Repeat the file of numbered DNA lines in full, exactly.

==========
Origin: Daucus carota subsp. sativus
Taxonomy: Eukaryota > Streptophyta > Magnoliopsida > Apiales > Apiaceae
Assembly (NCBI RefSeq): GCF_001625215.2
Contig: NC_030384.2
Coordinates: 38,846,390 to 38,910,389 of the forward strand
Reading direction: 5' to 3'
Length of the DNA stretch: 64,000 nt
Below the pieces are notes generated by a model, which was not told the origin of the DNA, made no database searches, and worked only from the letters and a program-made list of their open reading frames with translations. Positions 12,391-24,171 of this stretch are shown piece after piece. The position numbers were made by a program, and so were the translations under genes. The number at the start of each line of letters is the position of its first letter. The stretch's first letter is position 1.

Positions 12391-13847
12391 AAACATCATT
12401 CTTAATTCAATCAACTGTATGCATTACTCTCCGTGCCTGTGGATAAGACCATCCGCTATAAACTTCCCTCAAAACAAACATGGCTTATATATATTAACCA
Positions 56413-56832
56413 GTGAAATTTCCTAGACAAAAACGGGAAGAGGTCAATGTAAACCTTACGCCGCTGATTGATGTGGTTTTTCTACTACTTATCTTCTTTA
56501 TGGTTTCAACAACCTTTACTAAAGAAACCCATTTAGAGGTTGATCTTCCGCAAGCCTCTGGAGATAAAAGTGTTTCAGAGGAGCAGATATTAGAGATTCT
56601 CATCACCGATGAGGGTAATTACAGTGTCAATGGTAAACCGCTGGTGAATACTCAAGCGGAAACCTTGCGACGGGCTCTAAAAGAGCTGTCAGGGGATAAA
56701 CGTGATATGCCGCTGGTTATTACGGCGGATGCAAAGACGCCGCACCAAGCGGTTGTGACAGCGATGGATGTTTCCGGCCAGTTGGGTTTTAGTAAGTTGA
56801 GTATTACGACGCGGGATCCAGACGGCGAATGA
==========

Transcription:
Origin: Daucus carota subsp. sativus
Taxonomy: Eukaryota > Streptophyta > Magnoliopsida > Apiales > Apiaceae
Assembly (NCBI RefSeq): GCF_001625215.2
Contig: NC_030384.2
Coordinates: 38,846,390 to 38,910,389 of the forward strand
Reading direction: 5' to 3'
Length of the DNA stretch: 64,000 nt
Below the pieces are notes generated by a model, which was not told the origin of the DNA, made no database searches, and worked only from the letters and a program-made list of their open reading frames with translations. Positions 12,391-24,171 of this stretch are shown piece after piece. The position numbers were made by a program, and so were the translations under genes. The number at the start of each line of letters is the position of its first letter. The stretch's first letter is position 1.

Positions 12391-13847
12391 AAACATCATT
12401 CTTAATTCAATCAACTGTATGCATTACTCTCCGTGCCTGTGGATAAGACCATCCGCTATAAACTTCCCTCAAAACAAACATGGCTTATATATATTAACCA
Positions 56413-56832
56413 GTGAAATTTCCTAGACAAAAACGGGAAGAGGTCAATGTAAACCTTACGCCGCTGATTGATGTGGTTTTTCTACTACTTATCTTCTTTA
56501 TGGTTTCAACAACCTTTACTAAAGAAACCCATTTAGAGGTTGATCTTCCGCAAGCCTCTGGAGATAAAAGTGTTTCAGAGGAGCAGATATTAGAGATTCT
56601 CATCACCGATGAGGGTAATTACAGTGTCAATGGTAAACCGCTGGTGAATACTCAAGCGGAAACCTTGCGACGGGCTCTAAAAGAGCTGTCAGGGGATAAA
56701 CGTGATATGCCGCTGGTTATTACGGCGGATGCAAAGACGCCGCACCAAGCGGTTGTGACAGCGATGGATGTTTCCGGCCAGTTGGGTTTTAGTAAGTTGA
56801 GTATTACGACGCGGGATCCAGACGGCGAATGA